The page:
- Self-publishing is not an escape from an evil corporate publishing scheme, because traditional publishing is not an evil corporate publishing scheme. These sorts of untruths are the kinds of things spoken by bitter writers who couldn’t hack it, for various reasons. Vanity presses are evil corporate schemes, and any press that asks you, the author, to pay for the honor of being printed is an evil corporate scheme, even if you’re paying for something as simple as distribution or an ISBN. The reality is, if traditional publishing were such an evil thing, some of the most successful authors in history would not be published through them. After all, writers like Stephen King should just as easily be able to make a living publishing their own work rather than dealing with a traditional press, right? The problem is that people who are against traditional publishing are either delusional or sucked into a self-publishing trap and perpetuate the lies shoved onto the traditional platform. These people do a disservice to self-publishing as a whole by misrepresenting what it actually entails and by ignoring and even lying about what traditional publishing offers.
- There are some excellent self-published novels. But one great self-published novel does not make up for an overwhelming supply of filth and wasted paper. With tens of thousands of self-published books being thrust on the public, most of them horrendous, you cannot possibly expect the consumer or anyone to wade through to find the good stuff. When I say good, I don’t mean excellent or superb, just good, as in entertaining (gets the job done). This is really the only reasonable expectation by the consumer.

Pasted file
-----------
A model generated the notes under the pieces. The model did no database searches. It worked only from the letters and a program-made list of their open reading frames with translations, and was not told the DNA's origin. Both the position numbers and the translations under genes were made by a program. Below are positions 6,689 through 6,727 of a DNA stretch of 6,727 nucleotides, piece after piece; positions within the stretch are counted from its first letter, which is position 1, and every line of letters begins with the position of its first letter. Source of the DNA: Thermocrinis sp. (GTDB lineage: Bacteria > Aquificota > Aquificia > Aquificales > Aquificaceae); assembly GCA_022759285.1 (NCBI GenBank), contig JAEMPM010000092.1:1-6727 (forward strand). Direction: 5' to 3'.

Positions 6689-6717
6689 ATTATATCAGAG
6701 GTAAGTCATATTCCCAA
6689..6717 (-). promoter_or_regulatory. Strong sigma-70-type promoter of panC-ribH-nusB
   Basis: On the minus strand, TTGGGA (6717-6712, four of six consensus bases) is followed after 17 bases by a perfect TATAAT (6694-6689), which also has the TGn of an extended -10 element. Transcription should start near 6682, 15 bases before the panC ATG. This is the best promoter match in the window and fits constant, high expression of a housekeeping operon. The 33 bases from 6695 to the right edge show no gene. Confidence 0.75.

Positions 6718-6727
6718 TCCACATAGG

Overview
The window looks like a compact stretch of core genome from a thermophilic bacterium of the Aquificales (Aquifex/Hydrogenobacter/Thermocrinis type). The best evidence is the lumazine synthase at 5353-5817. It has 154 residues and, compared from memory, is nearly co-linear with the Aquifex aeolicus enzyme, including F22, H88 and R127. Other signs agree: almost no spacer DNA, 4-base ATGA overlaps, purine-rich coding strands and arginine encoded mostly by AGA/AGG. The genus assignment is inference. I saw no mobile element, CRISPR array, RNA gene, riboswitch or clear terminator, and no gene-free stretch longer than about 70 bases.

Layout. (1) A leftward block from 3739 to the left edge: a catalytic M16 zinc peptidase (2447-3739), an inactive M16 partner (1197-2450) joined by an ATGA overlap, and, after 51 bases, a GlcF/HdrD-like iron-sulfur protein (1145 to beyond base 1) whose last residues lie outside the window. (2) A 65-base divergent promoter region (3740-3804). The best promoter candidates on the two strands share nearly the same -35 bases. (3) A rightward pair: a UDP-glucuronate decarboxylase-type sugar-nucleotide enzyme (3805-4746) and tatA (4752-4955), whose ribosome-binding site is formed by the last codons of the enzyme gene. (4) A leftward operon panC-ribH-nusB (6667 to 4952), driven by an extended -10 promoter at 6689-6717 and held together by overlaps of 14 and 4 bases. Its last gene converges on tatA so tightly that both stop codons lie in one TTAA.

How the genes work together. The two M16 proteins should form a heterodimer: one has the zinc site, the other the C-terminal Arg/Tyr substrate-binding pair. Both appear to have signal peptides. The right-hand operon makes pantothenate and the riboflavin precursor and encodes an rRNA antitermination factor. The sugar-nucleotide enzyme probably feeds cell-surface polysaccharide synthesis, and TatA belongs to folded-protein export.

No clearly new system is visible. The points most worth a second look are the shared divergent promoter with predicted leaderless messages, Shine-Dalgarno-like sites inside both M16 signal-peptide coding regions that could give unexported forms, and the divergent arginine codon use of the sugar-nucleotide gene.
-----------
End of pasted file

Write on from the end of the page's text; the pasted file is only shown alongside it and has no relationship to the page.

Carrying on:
- I do not begrudge anyone who self-publishes. I wish them all the success in the world, but that does not mean that I am not going to point out a harsh reality. You should know what you are getting yourself into when you self-publish.
- I will begrudge those who lie and are deceptive about self-publishing. In particular I am thinking about people who create “presses” in order to publish their own work. This gives the consumer the impression that a work is legitimate, but what it actually does is confirm everything I’ve said here: that self-publishing is not legitimate, that it has a stigma attached to it that is not unreasonable, and that said author is much more willing to manipulate and deceive the consumer rather than let his or her work stand on its own merits.
- Print-on-demand is not a self-publishing model, but a method of printing. It is used by both traditional presses and self-publishing firms. I do not agree with lobbing all POD presses into the same self-publishing bag, because it’s not a fair association.
Yes, I acknowledge that some of my harshness in regards to self-publishing is the result of some particularly terrible experiences with self-published novels, but that does not remove the fact that self-publishing is a troublesome endeavor. You can get upset with me all you want, but this is only upsetting because it’s reality, and one which is not at all favorable to the self-publishing scheme. If you want to self-publish, be aware of what you will face. There is a wall against it because it has earned itself a black mark in the consumer world. To fight that wall, you’ll have to not only assure the consumer that your work is of exceptional quality, but also fight tooth and nail through a forest of spikes and thorns to get on top. And even then, if you make it after fighting and fighting and fighting, you still might fail miserably, wasting your hard-earned dollars on an endeavor that will go nowhere (or not wasting it, if you prefer to think that way).
Reality bites, but it doesn’t go away no matter how much you don’t like it.